Carbon-14 as a Tracer of Soil Movement in Earth Hummocks: A Case Study From Northwestern Arctic Canada

FieldValue
dc.contributor.authorMain, Brittany
dc.date.accessioned2016-04-29T17:55:35Z
dc.date.available2016-04-29T17:55:35Z
dc.date.issued2016
dc.identifier.urihttp://hdl.handle.net/10393/34581
dc.identifier.urihttp://dx.doi.org/10.20381/ruor-5742
dc.description.abstractInvoluted soil horizons and buried organic matter in the active layer and near-surface permafrost provide evidence that soil movement or cryoturbation is occurring within the active layer in hummocky terrain. Cryoturbation in the active layer of permafrost-affected soils could have significant implications in sequestering carbon, including trace metals and contaminants that are absorbed onto organic matter. Though several hummock development theories exist, there has thus far been limited evidence to support them; similarly, few studies have been able to establish hummock age. This study aimed to contribute radiocarbon-dated ages of buried organics in both the active layer and permafrost, as well as provide evidence for the convective cell/equilibrium model and the collapse model. Trenches were dug along a transect at two well-developed hummock sites in the Mackenzie Delta near Inuvik, NWT. Active layer and permafrost samples were analyzed for distribution of gravimetric water content (GWC), organic matter, inorganic carbon, and carbon-14 (C14). Results determined material ranged in age from the modern period (1959-1987AD) to 2300 yr BP with a generally normal distribution. Buried organics within the active layer ranged from 557-670 yr BP and 1023-1240 yr BP, with average displacement rates of 0.43 mm/yr and 0.16 mm/yr, respectively. These results suggest the convective cell/equilibrium and hummock collapse models can function simultaneously.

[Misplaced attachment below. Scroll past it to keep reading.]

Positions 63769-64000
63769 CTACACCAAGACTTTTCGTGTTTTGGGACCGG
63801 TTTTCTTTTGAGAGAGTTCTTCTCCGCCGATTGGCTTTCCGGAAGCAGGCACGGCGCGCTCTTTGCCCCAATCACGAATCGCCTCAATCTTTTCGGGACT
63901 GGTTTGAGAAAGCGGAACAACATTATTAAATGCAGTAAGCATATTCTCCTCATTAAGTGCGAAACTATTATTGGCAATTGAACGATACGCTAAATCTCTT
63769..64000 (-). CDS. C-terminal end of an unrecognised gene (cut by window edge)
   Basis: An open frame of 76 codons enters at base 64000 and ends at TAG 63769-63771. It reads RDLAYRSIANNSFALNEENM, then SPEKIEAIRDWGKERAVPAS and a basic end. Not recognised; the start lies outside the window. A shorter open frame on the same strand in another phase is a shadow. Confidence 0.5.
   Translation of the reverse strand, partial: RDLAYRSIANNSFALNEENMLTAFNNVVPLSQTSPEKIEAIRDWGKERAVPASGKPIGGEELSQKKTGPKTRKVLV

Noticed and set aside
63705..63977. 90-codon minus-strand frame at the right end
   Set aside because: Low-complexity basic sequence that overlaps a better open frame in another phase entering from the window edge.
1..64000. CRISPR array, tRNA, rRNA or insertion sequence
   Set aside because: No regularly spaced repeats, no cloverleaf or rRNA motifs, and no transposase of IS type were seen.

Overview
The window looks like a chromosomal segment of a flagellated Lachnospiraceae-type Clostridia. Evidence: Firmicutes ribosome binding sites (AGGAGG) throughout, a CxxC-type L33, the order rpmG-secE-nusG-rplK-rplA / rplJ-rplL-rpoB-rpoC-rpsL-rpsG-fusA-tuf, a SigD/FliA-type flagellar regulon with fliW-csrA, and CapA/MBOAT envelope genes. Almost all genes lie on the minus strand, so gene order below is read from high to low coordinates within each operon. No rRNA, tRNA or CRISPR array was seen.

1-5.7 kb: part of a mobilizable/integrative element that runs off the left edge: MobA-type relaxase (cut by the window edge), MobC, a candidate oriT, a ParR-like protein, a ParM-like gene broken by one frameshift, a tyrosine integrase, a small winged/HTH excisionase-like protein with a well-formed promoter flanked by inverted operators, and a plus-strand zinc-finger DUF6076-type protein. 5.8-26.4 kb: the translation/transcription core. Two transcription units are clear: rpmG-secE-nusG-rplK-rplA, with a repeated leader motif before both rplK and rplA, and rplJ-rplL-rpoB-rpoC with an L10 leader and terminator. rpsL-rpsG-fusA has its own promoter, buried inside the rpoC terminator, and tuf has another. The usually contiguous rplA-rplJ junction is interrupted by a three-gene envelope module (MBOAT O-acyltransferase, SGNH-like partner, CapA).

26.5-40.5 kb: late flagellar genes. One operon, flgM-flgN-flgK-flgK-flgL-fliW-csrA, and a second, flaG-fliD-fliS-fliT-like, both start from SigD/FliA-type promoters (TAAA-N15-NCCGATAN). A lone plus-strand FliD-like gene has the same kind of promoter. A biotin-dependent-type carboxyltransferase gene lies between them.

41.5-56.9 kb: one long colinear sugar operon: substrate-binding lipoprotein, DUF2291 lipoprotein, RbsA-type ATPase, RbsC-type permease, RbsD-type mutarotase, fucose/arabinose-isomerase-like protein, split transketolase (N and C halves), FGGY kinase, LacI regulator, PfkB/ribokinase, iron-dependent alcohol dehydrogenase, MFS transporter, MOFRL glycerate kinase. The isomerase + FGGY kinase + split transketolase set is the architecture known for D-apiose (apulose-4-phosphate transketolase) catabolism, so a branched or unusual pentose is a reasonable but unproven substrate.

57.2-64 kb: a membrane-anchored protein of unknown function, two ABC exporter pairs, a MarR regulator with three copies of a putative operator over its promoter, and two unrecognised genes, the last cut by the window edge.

dc.language.isoen
dc.publisherUniversité d'Ottawa / University of Ottawa
dc.subjectArctic Canada
dc.subjecthummocks
dc.subjectcryoturbation
dc.subjectradiocarbon
dc.titleCarbon-14 as a Tracer of Soil Movement in Earth Hummocks: A Case Study From Northwestern Arctic Canada
dc.typeThesis
dc.contributor.supervisorLacelle, Denis
thesis.degree.nameMSc
thesis.degree.levelMasters
thesis.degree.disciplineArts
uottawa.departmentGéographie / Geography
CollectionThèses, 2011 - // Theses, 2011 -

Files